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In " Special functions: an introduction to classical functions of mathematical physics" by Nico M. Temme, at page 113 is reported this formula:

$$_2F_1(a,b;c;z)=\frac{\Gamma(c)\Gamma(b-a)}{\Gamma(b)\Gamma(c-a)}\,(-z)^{-a}\,_2F_1(a,1-c+a\ ;\,1-b+a\ ;\frac{1}{z})+ \\+\,\frac{\Gamma(c)\Gamma(a-b)}{\Gamma(a)\Gamma(c-b)}\,(-z)^{-b}\,_2F_1(b,1-c+b\ ;1-a+b\ ;\,\frac{1}{z})$$

Which, from what I understand, is the extension of the solution of hypergeometric differential equation for $\vert{z}\vert>1$, and therefore the convergent series representation of the $_2F_1(a,b;c;z)$ for $\vert{z}\vert>1$.

How is to possible to demonstrate this formula, for $z\in\mathbb{R}$, starting from this integral formulation of Gauss Hypergeoemtric series?

$$_2F_1(a,b;c;z)=\frac{\Gamma(c)}{\Gamma(b)\Gamma(c-b)}\int_0^1t^{b-1}\,(1-t)^{c-b-1}\,(1-tz)^{-a}dt $$

I have searched in various texts but unfortunately no one explicitly reports the demonstration. In particular "Handbook of Mathematical Functions with Formulas, Graphs, and Mathematical Tables" by M. Abramowitz and I. Stegun at page 559,suggest to get this result by Mellin-Barnes integral,but i would like to know if there is a (perhaps simpler) proof that does not include the calculation of the residuals.

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Let's actualy assume $z\in\mathbb{C}$, ${\rm Im} z >0$, as that will allow ust to use a simple contour without worrying about the singularity at $z^{-1}$.

By choosing a countour made of the real line (avoiding singularities at $0$ an $1$ from above and closing it with the upper semicircle, it can be shown that (for $a,b,c$ from aprropriate range) $$ 0 = \Big(\int_{-\infty}^0 + \int_0^1 + \int_1^\infty \Big) t^{b-1}(1-t)^{c-b-1}(1-tz)^{-a} dt$$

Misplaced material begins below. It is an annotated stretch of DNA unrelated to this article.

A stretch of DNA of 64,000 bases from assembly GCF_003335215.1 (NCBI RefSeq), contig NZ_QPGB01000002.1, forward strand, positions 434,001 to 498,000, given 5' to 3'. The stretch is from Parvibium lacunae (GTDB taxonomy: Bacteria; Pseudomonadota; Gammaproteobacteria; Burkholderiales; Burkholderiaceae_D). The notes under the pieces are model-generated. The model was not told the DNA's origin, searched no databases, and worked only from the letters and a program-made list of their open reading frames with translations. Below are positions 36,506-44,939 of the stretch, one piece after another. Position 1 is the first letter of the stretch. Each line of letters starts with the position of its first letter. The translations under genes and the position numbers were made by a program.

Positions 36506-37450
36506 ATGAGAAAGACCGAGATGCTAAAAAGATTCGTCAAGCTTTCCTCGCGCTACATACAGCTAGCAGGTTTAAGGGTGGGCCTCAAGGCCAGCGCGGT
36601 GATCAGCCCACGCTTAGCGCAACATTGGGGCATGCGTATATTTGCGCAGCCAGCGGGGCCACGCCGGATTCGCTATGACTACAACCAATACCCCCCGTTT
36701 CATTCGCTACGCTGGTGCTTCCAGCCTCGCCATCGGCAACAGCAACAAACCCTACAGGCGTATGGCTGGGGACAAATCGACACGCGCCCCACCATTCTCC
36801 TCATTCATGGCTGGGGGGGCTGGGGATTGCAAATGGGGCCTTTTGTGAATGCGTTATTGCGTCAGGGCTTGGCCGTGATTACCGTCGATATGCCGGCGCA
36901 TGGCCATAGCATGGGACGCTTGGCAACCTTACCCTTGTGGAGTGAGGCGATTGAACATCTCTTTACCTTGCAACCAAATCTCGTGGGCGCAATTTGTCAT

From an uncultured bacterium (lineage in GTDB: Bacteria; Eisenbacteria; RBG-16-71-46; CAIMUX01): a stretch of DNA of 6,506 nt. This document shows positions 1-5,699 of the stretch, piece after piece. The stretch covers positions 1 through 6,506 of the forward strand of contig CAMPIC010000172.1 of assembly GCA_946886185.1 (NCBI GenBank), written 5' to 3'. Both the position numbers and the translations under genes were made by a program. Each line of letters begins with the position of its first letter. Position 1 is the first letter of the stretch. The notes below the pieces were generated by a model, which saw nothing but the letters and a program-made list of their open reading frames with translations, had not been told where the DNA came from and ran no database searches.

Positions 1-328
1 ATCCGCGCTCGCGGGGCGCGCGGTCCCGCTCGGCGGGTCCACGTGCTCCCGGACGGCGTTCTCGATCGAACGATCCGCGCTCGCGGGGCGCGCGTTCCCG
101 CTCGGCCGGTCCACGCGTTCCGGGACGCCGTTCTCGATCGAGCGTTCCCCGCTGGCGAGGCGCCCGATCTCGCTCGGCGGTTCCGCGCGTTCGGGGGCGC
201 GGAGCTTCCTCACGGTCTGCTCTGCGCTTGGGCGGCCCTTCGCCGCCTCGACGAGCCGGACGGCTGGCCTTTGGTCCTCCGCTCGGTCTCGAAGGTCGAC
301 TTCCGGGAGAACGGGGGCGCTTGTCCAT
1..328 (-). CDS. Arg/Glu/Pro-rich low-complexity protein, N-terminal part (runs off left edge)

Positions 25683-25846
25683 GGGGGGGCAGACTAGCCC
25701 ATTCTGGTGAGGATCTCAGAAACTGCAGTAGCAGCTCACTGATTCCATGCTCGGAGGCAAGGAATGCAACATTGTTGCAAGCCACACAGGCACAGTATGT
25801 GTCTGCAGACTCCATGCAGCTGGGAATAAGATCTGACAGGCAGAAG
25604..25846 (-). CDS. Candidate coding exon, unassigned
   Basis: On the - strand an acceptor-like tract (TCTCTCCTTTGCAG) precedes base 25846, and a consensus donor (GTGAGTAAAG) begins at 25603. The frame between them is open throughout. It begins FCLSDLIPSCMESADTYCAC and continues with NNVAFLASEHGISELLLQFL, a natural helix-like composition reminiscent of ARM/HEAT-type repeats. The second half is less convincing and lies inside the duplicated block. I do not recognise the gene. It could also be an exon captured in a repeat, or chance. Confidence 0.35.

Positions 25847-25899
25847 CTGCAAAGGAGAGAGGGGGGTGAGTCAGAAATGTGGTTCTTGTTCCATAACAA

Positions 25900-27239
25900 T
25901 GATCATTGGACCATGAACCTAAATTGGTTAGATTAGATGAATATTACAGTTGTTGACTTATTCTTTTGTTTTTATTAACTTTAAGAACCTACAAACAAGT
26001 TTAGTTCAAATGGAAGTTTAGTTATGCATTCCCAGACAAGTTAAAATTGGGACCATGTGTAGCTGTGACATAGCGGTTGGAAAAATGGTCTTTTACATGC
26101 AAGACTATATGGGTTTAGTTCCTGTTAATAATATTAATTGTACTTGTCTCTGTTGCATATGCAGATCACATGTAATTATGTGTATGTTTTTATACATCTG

We have \begin{align} & \int_{-\infty}^0 t^{b-1}(1-t)^{c-b-1}(1-tz)^{-a} dt = \\ & \qquad = - e^{i\pi b} \int_0^{\infty} s^{b-1}(1+s)^{c-b-1}(1+sz)^{-a} ds =^{s=\frac{u}{1-u}} \\ & \qquad= - e^{i\pi b} \int_0^1 u^{b-1}(1-u)^{a-c} (1-u(1-z))^{-a}du = \\ & \qquad= - e^{i\pi b} \frac{\Gamma(b)\Gamma(1+a-c)}{\Gamma(1+a+b-c)}\, _2F_1(a,b;1+a+b-c;1-z) \\ & \int_0^1 t^{b-1}(1-t)^{c-b-1}(1-tz)^{-a} dt = \\ &\qquad = \frac{\Gamma(b)\Gamma(c-b)}{\Gamma(c)}\, _2F_1(a,b;c;z) \\ & \int_1^\infty t^{b-1}(1-t)^{c-b-1}(1-tz)^{-a} dt = \\ & \qquad = -e^{i\pi(b-c)}\int_1^\infty t^{b-1}(t-1)^{c-b-1}(1-tz)^{-a} dt = ^{t=\frac{1}{u}} \\ &\qquad = -e^{i\pi(b-c)} \int_0^1 u^{a-c} (1-u)^{c-b-1}(u-z)^{-a}du = \\ &\qquad = -e^{i\pi(b-c)} (-z)^{-a} \int_0^1 u^{a-c} (1-u)^{c-b-1}(1-uz^{-1})^{-a}du = \\ &= -e^{i\pi(b-c)}\frac{\Gamma(1+a-c)\Gamma(c-b)}{\Gamma(1+a-b)} (-z)^{-a}\,_2F_1(a,1+a-c;1+a-b;z^{-1}) \end{align} In total we have $$ 0 = - e^{i\pi b} \frac{\Gamma(b)\Gamma(1+a-c)}{\Gamma(1+a+b-c)}\, _2F_1(a,b;1+a+b-c;1-z) + \frac{\Gamma(b)\Gamma(c-b)}{\Gamma(c)}\, _2F_1(a,b;c;z) -e^{i\pi(b-c)}\frac{\Gamma(1+a-c)\Gamma(c-b)}{\Gamma(1+a-b)} (-z)^{-a}\,_2F_1(a,1+a-c;1+a-b;z^{-1}) $$ By exchanging $a\leftrightarrow b$ and using a symmetry of a hypergeometric function, we get another identity $$ 0 = - e^{i\pi a} \frac{\Gamma(a)\Gamma(1+b-c)}{\Gamma(1+a+b-c)}\, _2F_1(a,b;1+a+b-c;1-z) + \frac{\Gamma(a)\Gamma(c-a)}{\Gamma(c)}\, _2F_1(a,b;c;z) -e^{i\pi(a-c)}\frac{\Gamma(1+b-c)\Gamma(c-a)}{\Gamma(1-a+b)} (-z)^{-b}\,_2F_1(b,1+b-c;1-a+b;z^{-1}) $$ By eliminating $_2F_1(a,b;1+a+b-c;1-z)$ from these equations, we get \begin{align}& \Big(e^{i\pi (c-b)}\frac{\Gamma(c-b)}{\Gamma(c)\Gamma(1+a-c)} - e^{i\pi (c-a)}\frac{\Gamma(c-a)}{\Gamma(c)\Gamma(1+b-c)}\Big) \,_2F_1(a,b;c;z) = \\ &\qquad = \frac{\Gamma(c-b)}{\Gamma(b)\Gamma(1+a-b)} (-z)^{-a}\,_2F_1(a,1+a-c;1+a-b;z^{-1}) + \\ &\qquad\quad - \frac{\Gamma(c-a)}{\Gamma(a)\Gamma(1-a+b)} (-z)^{-b}\,_2F_1(b,1+b-c;1-a+b;z^{-1}) \end{align} Now, by using the identity $\Gamma(x)\Gamma(1-x)=\frac{\pi}{\sin(\pi x)}$ it can be shown that $$ e^{i\pi (c-b)}\frac{\Gamma(c-b)}{\Gamma(c)\Gamma(1+a-c)} - e^{i\pi (c-a)}\frac{\Gamma(c-a)}{\Gamma(c)\Gamma(1+b-c)} = \frac{\sin(\pi(b-a))}{\pi}\frac{\Gamma(c-a)\Gamma(c-b)}{ \Gamma(c)} $$ $$ \frac{\Gamma(c-b)}{\Gamma(b)\Gamma(1+a-b)} = \frac{\sin(\pi(b-a))}{\pi} \frac{\Gamma(c-b)\Gamma(b-a)}{\Gamma(b)} $$ $$ \frac{\Gamma(c-a)}{\Gamma(a)\Gamma(1-a+b)} = -\frac{\sin(\pi(b-a))}{\pi} \frac{\Gamma(c-a)\Gamma(a-b)}{\Gamma(a)} $$ So after dividing the previous identity by a constant we get \begin{align}& \,_2F_1(a,b;c;z) = \\ &\qquad = \frac{\Gamma(c)\Gamma(b-a)}{\Gamma(b)\Gamma(c-a)} (-z)^{-a}\,_2F_1(a,1+a-c;1+a-b;z^{-1}) + \\ &\qquad\quad + \frac{\Gamma(c)\Gamma(a-b)}{\Gamma(a)\Gamma(c-b)} (-z)^{-b}\,_2F_1(b,1+b-c;1-a+b;z^{-1}) \end{align}